The European model isn't any better. It agrees with the GFS model in that the North Atlantic Oscillation will be strongly positive during this timeframe, and as I described above, the positive phase of the NAO greatly hampers efforts for this Northeast snowstorm, especially if the storm wants to go north-northeast per the ECMWF if the flow favors nothing close to that. There are always anomalies in the sense that the snowstorm may defy this positive NAO and dart north as a result of the huge high pressure system in the Plains trying to force the jet stream to bend around it, in which case the Northeast would have a decent chance at getting this potential snowstorm. However, the certainty in that proposal is much lower than the idea that the NAO will be moderately to strongly positive during this potential storm's timeframe.

Additionally, if you're one of the weather model junkies who prefer to live by the ensembles rather than the models themselves (a viewpoint that can be accurate when used correctly, but can be detrimental if over-trusted), don't argue the ECMWF and GFS NAO projections- the GFS ensembles and ECMWF ensembles confirm the positive NAO during the November 14-16 timeframe.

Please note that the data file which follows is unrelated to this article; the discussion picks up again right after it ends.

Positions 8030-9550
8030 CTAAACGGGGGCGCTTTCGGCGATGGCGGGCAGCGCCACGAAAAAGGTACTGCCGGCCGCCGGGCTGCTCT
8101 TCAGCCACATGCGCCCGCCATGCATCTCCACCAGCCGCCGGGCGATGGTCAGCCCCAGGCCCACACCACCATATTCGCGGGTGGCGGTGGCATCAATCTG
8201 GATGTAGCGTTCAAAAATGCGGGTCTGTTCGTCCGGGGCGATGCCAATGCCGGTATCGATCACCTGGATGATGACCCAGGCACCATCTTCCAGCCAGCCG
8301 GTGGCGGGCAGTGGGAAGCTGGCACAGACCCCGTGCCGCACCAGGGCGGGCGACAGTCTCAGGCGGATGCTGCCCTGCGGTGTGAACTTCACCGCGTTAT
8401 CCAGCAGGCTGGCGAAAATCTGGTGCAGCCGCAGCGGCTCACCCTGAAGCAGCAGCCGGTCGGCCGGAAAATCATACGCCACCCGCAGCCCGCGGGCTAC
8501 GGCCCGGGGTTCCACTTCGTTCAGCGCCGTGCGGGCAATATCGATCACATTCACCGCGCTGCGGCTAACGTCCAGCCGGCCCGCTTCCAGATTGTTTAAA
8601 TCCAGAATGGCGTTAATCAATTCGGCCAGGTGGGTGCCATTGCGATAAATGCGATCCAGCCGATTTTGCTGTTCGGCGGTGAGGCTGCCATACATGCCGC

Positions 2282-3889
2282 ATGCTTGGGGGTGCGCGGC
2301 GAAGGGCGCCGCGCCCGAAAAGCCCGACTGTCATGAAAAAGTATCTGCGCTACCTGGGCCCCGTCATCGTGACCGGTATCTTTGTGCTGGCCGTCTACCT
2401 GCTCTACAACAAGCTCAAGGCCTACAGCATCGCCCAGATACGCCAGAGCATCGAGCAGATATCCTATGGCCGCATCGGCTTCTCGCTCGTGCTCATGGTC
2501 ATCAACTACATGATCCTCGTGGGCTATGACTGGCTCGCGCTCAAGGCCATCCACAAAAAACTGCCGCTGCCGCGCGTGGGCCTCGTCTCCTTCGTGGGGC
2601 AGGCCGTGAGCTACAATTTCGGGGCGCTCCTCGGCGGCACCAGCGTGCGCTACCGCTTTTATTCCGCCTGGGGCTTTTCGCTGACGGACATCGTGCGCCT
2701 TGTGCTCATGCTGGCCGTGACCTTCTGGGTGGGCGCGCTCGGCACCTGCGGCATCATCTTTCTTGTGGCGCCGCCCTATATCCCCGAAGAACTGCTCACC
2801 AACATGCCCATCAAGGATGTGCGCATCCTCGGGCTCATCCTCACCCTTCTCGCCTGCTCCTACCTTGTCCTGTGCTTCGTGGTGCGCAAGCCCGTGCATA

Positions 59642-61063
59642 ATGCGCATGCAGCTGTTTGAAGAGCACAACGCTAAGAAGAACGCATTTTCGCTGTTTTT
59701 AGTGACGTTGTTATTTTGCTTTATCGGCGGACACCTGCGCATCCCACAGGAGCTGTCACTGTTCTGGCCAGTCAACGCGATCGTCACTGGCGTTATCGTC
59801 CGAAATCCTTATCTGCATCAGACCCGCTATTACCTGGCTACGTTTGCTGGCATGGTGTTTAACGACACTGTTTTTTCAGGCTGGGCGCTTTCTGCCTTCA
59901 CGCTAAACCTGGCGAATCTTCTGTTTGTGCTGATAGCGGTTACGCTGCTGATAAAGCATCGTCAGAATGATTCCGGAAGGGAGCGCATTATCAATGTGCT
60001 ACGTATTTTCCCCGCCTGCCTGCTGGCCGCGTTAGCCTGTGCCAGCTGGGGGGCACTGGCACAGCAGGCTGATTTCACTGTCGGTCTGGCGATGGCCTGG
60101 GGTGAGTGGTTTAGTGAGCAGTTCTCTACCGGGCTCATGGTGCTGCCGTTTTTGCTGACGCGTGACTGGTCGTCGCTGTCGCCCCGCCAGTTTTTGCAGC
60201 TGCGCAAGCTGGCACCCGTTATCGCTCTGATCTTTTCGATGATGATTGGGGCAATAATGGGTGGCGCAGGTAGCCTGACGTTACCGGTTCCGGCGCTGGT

Now, the true wild card in those whole potential snow storm is Canada. Well, a Canadian high pressure system, to be exact.

The ECMWF and GFS both agree that a major Canadian high pressure system will slide down into the Plains in the day or so before this potential storm system. The image above, from the ECMWF model valid on November 12th, shows a 1045 millibar high pressure system in Nebraska. For those who aren't familiar with the millibar system, let me tell you that 1045 millibars defines a very strong high pressure system- not just any ol' high pressure system. There is the idea that some energy will ride the jet stream as it buckles south due to the high pressure system, well shown by the GFS model below: